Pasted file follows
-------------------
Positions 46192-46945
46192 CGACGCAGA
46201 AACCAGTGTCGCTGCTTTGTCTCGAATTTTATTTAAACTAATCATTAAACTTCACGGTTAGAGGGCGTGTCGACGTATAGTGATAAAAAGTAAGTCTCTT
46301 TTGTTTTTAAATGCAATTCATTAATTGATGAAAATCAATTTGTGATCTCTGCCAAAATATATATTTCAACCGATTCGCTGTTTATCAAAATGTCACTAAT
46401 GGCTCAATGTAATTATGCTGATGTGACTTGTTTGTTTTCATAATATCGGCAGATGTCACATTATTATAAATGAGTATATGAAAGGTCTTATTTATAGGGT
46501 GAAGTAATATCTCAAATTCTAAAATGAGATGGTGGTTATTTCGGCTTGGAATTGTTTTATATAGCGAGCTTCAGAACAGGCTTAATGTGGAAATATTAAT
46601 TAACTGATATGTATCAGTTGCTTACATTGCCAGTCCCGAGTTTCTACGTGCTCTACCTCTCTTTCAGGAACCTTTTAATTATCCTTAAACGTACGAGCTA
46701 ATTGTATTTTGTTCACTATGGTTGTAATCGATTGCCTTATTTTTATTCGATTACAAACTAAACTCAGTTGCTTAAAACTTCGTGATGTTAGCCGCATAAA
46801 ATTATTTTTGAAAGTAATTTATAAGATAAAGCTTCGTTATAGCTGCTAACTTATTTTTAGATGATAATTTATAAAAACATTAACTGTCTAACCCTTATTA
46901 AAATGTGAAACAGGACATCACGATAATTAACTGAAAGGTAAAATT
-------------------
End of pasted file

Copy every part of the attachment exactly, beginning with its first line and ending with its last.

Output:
Positions 46192-46945
46192 CGACGCAGA
46201 AACCAGTGTCGCTGCTTTGTCTCGAATTTTATTTAAACTAATCATTAAACTTCACGGTTAGAGGGCGTGTCGACGTATAGTGATAAAAAGTAAGTCTCTT
46301 TTGTTTTTAAATGCAATTCATTAATTGATGAAAATCAATTTGTGATCTCTGCCAAAATATATATTTCAACCGATTCGCTGTTTATCAAAATGTCACTAAT
46401 GGCTCAATGTAATTATGCTGATGTGACTTGTTTGTTTTCATAATATCGGCAGATGTCACATTATTATAAATGAGTATATGAAAGGTCTTATTTATAGGGT
46501 GAAGTAATATCTCAAATTCTAAAATGAGATGGTGGTTATTTCGGCTTGGAATTGTTTTATATAGCGAGCTTCAGAACAGGCTTAATGTGGAAATATTAAT
46601 TAACTGATATGTATCAGTTGCTTACATTGCCAGTCCCGAGTTTCTACGTGCTCTACCTCTCTTTCAGGAACCTTTTAATTATCCTTAAACGTACGAGCTA
46701 ATTGTATTTTGTTCACTATGGTTGTAATCGATTGCCTTATTTTTATTCGATTACAAACTAAACTCAGTTGCTTAAAACTTCGTGATGTTAGCCGCATAAA
46801 ATTATTTTTGAAAGTAATTTATAAGATAAAGCTTCGTTATAGCTGCTAACTTATTTTTAGATGATAATTTATAAAAACATTAACTGTCTAACCCTTATTA
46901 AAATGTGAAACAGGACATCACGATAATTAACTGAAAGGTAAAATT